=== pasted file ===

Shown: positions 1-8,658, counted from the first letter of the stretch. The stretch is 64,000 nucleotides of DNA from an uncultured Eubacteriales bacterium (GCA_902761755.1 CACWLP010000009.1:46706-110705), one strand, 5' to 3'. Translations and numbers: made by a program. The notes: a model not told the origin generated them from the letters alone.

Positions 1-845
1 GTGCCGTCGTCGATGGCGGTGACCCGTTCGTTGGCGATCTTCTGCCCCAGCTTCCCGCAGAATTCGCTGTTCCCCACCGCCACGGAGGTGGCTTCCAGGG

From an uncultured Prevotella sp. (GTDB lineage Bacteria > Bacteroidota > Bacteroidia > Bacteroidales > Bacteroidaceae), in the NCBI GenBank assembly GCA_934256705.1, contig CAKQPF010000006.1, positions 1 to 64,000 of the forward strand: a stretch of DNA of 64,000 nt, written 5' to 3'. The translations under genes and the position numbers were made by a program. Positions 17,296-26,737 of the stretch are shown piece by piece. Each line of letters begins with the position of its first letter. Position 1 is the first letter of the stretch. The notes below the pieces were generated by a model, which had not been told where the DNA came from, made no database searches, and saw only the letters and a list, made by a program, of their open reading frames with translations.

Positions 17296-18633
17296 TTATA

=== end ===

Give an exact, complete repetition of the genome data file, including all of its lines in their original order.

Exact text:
Shown: positions 1-8,658, counted from the first letter of the stretch. The stretch is 64,000 nucleotides of DNA from an uncultured Eubacteriales bacterium (GCA_902761755.1 CACWLP010000009.1:46706-110705), one strand, 5' to 3'. Translations and numbers: made by a program. The notes: a model not told the origin generated them from the letters alone.

Positions 1-845
1 GTGCCGTCGTCGATGGCGGTGACCCGTTCGTTGGCGATCTTCTGCCCCAGCTTCCCGCAGAATTCGCTGTTCCCCACCGCCACGGAGGTGGCTTCCAGGG

From an uncultured Prevotella sp. (GTDB lineage Bacteria > Bacteroidota > Bacteroidia > Bacteroidales > Bacteroidaceae), in the NCBI GenBank assembly GCA_934256705.1, contig CAKQPF010000006.1, positions 1 to 64,000 of the forward strand: a stretch of DNA of 64,000 nt, written 5' to 3'. The translations under genes and the position numbers were made by a program. Positions 17,296-26,737 of the stretch are shown piece by piece. Each line of letters begins with the position of its first letter. Position 1 is the first letter of the stretch. The notes below the pieces were generated by a model, which had not been told where the DNA came from, made no database searches, and saw only the letters and a list, made by a program, of their open reading frames with translations.

Positions 17296-18633
17296 TTATA